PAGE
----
I so wanted to find out what’s going on in this famous lady’s mind. I requested Who I Am by Charlotte Rampling (with Christophe Bataille) with enthusiasm, and was surprised when it arrived to find a rather thin small dimensioned volume of 107 pages, many of which are taken up by black and white photographs.
Perhaps there will be much to glean I thought as I plunged into the text… if only I could have comprehended it!
“Men come and see me in the night. Men watch me and steal my secrets. I leave a fleeting image, fragments of feeling, sensations….I watch the men, I see them in the half light, I listen to their breathing. The screen separates us. And who knows….who knows what is transformed by these images.” And so it goes, on into more confusion and obfuscation.
It was around 1/3rd of the way in before I could make out some meaningful discourse. The elusive mind behind the haunting eyes is just that. Thinking this way and that in abstractions – “Childhood is a mystery. I was seven and something happened at school. I remember a disgusting meal ….”etc.
Some snippets of interesting stuff started to emerge; like that she was sent off to a boarding school with her elder sister and some poignancy emerges, “My sister spent hours in front of the mirror trying to understand. She challenged a forbidden taboo and found death before she could find the answer. Mirrors haves since been forbidden. The disappearance of things must remain an enigma.”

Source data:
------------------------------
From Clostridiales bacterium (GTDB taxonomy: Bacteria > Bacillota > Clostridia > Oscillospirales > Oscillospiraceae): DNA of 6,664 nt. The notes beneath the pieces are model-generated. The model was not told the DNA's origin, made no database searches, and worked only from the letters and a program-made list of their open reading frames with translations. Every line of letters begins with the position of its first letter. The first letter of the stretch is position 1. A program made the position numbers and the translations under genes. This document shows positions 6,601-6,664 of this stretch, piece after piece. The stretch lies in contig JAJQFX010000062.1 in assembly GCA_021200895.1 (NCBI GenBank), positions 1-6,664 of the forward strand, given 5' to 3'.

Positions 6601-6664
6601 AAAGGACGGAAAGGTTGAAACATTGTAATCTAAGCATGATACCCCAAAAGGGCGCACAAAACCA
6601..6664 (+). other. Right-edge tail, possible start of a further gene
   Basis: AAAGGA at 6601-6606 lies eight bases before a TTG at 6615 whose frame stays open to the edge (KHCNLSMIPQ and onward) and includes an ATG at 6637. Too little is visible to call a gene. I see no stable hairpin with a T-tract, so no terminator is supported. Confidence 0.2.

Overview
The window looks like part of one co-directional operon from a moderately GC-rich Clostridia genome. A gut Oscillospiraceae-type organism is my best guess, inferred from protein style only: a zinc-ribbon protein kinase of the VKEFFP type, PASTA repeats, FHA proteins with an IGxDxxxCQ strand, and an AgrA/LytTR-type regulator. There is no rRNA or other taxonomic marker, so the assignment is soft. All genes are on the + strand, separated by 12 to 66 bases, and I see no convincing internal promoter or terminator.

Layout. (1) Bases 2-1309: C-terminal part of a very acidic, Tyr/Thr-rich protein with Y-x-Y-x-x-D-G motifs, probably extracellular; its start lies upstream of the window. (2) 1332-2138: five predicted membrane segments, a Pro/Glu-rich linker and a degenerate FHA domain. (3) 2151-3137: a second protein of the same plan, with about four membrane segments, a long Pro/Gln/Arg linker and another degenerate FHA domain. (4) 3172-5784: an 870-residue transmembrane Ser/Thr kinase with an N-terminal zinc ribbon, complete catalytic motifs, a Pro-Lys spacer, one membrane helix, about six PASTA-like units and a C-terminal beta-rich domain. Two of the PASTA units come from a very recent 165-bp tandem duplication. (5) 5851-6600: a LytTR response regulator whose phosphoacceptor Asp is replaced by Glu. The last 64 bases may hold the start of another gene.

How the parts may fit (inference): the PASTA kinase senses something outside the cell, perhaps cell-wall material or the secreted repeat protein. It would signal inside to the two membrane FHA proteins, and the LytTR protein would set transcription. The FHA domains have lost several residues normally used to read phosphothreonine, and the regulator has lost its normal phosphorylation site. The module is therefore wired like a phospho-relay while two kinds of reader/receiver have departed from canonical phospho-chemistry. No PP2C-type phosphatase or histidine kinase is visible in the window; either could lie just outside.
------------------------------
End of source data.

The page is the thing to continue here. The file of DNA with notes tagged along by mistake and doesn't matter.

Due to her father being a member of the armed services, the family moved 7 times in 13 years and the girls knew the sadness of making new friends only to lose them. Anecdotes are more often than not about her sister who died in tragic circumstances, to the point where it’s virtually a book about them and their parents.
Her father appears to have had some sort of influence over her, particularly due to the fact he was traumatised by the war (understandably more so when you learn his brother died fighting), while her mother’s exuberance is only touched on briefly. If you’re seeking juicy bits about her life on the silver screen, forget it, that’s not what this is about.
There’s an underlying sadness that, for me, explains her persona in many of the characters she has portrayed in film. Ultimately an interesting, if somewhat short, emotional tale about a lady who’s obviously carried emotional baggage through much of her life.